The PTO spins at speeds fast enough to wrap a person up in it before they know what happened. All it takes is a thread, shoestring, raveled jeans, or even long hair to get a person wrapped up in this powerful piece of machinery. A 540 rpm PTO shaft will rotate nine times in one second and travel 2.17 meters This means that if a bootlace catches on the PTO shaft that in one second almost 2.17 meters of lace will be wrapped up before you can even react! A 1000 rpm PTO shaft will rotate 16.7 times and travel four meters in one second!

Never remove shields from a PTO shaft. Even PTO shafts with guards are dangerous to step over. To be safe, walk around your equipment. The extra few seconds taken will help to insure you of more years of life.

An unguarded PTO shaft is dangerous. It can catch on your clothing before you realize it. If you're lucky, your clothes will tear, freeing you without serious injury. If you're not so lucky, you could be strangled or mutilated by the high-speed shaft.

Master shields help to prevent accidental contact with the tractor stub shaft and the front universal joint of the attached machine's driveline.

PTO shaft guards are provided for many tractors to completely enclose the tractor stub shaft when the PTO is not being used.

A PTO rolling shield completely encloses the PTO shaft. These shields are metal or plastic tubes supported on bearings so the shields rotate independently of the shaft. When the PTO shaft is turning, they rotate with it. But if a person contacts the shield, the rotating shield stops while the shaft inside continues to spin.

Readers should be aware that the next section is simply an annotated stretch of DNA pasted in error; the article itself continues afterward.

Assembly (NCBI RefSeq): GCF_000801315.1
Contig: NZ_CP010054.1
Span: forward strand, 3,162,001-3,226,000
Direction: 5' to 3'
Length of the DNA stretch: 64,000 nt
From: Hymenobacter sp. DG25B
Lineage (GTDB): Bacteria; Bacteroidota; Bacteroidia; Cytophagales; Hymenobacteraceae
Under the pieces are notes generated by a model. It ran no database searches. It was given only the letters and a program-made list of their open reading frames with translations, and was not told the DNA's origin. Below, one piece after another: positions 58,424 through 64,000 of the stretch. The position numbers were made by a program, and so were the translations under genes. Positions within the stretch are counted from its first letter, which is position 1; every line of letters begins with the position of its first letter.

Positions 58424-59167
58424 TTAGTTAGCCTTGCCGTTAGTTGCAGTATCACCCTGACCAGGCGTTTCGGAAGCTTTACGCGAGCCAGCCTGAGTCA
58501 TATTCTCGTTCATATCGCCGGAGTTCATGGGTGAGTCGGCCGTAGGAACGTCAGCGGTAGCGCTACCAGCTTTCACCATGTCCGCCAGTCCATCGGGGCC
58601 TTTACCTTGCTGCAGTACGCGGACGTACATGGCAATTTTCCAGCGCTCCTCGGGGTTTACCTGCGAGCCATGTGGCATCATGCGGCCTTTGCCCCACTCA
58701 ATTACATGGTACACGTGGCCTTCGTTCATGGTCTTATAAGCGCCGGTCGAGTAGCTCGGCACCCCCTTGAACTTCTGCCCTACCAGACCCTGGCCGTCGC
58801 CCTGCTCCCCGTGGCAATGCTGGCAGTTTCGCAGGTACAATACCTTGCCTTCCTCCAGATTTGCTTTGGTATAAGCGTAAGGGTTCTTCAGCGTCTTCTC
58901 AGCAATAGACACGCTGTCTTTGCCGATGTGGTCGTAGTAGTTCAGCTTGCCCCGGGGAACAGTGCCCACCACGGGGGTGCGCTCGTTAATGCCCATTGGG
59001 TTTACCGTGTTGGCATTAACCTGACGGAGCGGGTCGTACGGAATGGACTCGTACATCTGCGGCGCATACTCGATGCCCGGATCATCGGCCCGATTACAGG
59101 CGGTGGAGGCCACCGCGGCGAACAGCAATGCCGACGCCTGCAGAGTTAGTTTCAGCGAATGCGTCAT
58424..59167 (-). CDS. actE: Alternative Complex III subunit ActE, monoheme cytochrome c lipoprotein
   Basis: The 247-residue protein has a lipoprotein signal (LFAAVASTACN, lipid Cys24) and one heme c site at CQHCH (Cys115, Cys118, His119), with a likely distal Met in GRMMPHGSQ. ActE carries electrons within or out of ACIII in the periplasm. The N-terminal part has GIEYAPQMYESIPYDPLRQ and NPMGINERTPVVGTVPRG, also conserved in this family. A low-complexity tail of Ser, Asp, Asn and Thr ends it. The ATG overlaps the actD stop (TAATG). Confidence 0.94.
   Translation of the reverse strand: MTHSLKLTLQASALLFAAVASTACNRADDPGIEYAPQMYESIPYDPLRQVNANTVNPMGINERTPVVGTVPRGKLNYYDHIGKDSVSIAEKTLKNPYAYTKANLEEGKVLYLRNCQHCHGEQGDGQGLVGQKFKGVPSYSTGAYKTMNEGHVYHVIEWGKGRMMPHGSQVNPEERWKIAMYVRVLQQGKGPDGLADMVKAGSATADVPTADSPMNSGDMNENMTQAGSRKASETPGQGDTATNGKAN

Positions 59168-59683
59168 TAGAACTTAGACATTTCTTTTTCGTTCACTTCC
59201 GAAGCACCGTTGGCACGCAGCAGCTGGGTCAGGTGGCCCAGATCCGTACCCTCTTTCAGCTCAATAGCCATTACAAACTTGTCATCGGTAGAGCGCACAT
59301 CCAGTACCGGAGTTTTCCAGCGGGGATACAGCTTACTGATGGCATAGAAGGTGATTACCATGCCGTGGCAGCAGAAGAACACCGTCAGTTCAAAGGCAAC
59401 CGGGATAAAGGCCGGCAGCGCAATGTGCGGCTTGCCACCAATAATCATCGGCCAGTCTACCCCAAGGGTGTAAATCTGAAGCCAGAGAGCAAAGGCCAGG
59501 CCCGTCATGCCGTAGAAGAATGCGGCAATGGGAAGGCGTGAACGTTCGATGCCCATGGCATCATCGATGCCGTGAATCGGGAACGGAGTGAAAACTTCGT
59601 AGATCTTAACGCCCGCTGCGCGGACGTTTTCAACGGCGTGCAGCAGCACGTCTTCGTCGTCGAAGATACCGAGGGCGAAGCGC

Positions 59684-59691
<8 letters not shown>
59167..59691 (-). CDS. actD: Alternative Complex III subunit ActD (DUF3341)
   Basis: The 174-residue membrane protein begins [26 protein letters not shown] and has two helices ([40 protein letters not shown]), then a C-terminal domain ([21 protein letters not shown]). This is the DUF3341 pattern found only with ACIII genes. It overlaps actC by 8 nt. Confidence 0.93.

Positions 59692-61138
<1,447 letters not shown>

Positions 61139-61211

To prevent injury from entanglement with the power take-off shaft, follow these safety rules:

  1. Always disengage the PTO, shut off engine and take the key before getting off the tractor. You can't be injured by the PTO or other machine parts if the driveline isn't rotating
  2. Keep the master shield in position. IF damaged or removed during repairs - make sure it is replaced.
  3. Make sure PTO shields are in good condition. They should rotate freely by hand when the machine is stopped. Damaged shields should be repaired or replaced.
  4. Never step across a rotating power shaft, always walk around the machine. Safety devices are usually reliable - but malfunctions can occur. Do not take chances.
  5. Keep the universal joints in phase when connecting the PTO shaft. This means keeping the end yokes in the same plane.